Eyes Wide Open: Part 1 | Hidden Brain In every city Randy Gardner lived in as a child, he'd enter the science fair. When he moved to San Diego, he decided to do something bold: break the world record for going the longest without sleep.
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Eleven Days Without Sleep: The Haunting Effects Of A Record-Breaking Stunt

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Eleven Days Without Sleep: The Haunting Effects Of A Record-Breaking Stunt

Eleven Days Without Sleep: The Haunting Effects Of A Record-Breaking Stunt

Eleven Days Without Sleep: The Haunting Effects Of A Record-Breaking Stunt

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  • <iframe src="https://www.npr.org/player/embed/562305141/562419796" width="100%" height="290" frameborder="0" scrolling="no" title="NPR embedded audio player">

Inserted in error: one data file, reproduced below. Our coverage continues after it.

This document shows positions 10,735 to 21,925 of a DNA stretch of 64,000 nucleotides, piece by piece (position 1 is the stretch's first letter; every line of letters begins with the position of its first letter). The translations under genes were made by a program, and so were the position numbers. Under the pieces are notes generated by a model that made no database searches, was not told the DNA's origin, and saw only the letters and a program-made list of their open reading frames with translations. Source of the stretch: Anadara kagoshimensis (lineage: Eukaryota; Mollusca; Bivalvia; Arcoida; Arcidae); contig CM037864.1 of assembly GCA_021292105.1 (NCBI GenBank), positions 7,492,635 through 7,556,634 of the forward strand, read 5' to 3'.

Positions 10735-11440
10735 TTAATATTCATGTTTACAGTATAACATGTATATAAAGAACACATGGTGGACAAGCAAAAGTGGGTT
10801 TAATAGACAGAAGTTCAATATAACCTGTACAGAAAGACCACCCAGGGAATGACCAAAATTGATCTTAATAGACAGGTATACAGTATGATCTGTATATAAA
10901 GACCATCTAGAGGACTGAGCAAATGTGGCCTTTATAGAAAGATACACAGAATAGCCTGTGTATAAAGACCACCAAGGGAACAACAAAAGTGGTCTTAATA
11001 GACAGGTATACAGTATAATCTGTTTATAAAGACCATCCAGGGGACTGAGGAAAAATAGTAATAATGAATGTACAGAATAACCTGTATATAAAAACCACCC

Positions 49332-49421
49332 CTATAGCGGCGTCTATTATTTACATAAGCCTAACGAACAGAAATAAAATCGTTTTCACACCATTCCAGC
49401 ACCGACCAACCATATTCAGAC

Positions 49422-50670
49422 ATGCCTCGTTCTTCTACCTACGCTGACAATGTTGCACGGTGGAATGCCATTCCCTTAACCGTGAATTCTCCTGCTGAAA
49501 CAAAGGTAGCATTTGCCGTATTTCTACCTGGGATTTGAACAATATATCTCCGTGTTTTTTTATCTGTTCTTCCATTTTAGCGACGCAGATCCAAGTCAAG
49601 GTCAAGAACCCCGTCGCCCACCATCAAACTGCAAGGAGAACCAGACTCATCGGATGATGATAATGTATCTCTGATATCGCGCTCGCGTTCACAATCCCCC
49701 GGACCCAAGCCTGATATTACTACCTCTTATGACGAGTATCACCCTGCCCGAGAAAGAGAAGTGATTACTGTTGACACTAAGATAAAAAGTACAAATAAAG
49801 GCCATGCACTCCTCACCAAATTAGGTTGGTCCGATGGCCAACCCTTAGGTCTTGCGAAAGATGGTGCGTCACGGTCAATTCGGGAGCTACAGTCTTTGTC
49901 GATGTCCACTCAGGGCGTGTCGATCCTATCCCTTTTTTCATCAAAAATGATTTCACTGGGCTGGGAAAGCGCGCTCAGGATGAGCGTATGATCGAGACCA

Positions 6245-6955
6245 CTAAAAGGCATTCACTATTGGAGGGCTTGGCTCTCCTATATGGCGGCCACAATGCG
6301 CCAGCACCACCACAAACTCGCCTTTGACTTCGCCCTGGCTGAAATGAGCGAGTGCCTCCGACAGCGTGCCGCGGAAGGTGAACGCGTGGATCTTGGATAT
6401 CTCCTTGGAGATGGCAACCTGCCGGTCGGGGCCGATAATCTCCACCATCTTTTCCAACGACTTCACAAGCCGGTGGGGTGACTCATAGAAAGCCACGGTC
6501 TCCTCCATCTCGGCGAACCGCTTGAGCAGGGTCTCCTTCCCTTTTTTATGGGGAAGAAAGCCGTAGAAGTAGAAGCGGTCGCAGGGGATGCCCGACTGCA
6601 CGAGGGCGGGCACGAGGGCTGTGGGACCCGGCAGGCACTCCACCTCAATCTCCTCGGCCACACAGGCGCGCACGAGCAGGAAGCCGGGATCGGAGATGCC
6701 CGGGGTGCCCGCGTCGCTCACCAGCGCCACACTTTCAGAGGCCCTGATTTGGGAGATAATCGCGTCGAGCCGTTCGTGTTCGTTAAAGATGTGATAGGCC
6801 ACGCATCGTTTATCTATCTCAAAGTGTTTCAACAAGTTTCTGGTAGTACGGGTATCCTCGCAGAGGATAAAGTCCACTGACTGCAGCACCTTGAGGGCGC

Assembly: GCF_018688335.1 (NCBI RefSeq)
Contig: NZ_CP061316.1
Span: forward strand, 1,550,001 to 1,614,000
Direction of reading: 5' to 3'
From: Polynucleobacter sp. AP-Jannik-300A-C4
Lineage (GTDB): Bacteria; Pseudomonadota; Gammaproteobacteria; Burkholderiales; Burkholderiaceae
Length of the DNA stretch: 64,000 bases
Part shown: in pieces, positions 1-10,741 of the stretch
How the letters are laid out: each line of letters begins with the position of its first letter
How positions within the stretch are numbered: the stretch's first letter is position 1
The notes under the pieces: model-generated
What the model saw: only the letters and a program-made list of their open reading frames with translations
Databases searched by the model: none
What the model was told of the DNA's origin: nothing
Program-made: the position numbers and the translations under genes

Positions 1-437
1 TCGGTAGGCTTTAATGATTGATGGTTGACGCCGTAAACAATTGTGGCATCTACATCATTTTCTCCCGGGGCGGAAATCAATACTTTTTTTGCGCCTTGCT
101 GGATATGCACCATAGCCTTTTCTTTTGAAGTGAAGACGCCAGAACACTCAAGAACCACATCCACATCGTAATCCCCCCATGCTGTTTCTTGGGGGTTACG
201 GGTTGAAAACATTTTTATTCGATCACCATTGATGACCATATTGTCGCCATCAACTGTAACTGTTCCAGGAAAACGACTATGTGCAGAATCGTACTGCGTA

• Transcript

Do we really need sleep? Mark Conlan/Getty Images/Ikon Images hide caption

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Mark Conlan/Getty Images/Ikon Images

Do we really need sleep?

Mark Conlan/Getty Images/Ikon Images

Staying up until the early hours of the morning with friends. Skipping sleep to prepare for an exam. These are fairly standard aspects of student life for many young people.

But these sorts of all-nighters pale in comparison to the stunt Randy Gardner pulled when he was 17.

Randy Gardner's sleep stunt gave him 15 minutes of fame and a spot on the game show To Tell The Truth.

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"You don't need sleep. That was the thinking in the 1960s, and that was the thinking I had," said Randy Gardner.

In 1963, Randy stayed awake for eleven days — breaking the world record for going without sleep. Today, at 71, he offers his wisdom about staying up past your bedtime — and describes how his teenage stunt came back to haunt him decades later.

Hidden Brain is hosted by Shankar Vedantam and produced by Maggie Penman, Jennifer Schmidt, Rhaina Cohen, Parth Shah, and Renee Klahr. Our supervising producer is Tara Boyle. You can also follow us on Twitter @hiddenbrain, and listen for Hidden Brain stories each week on your local public radio station.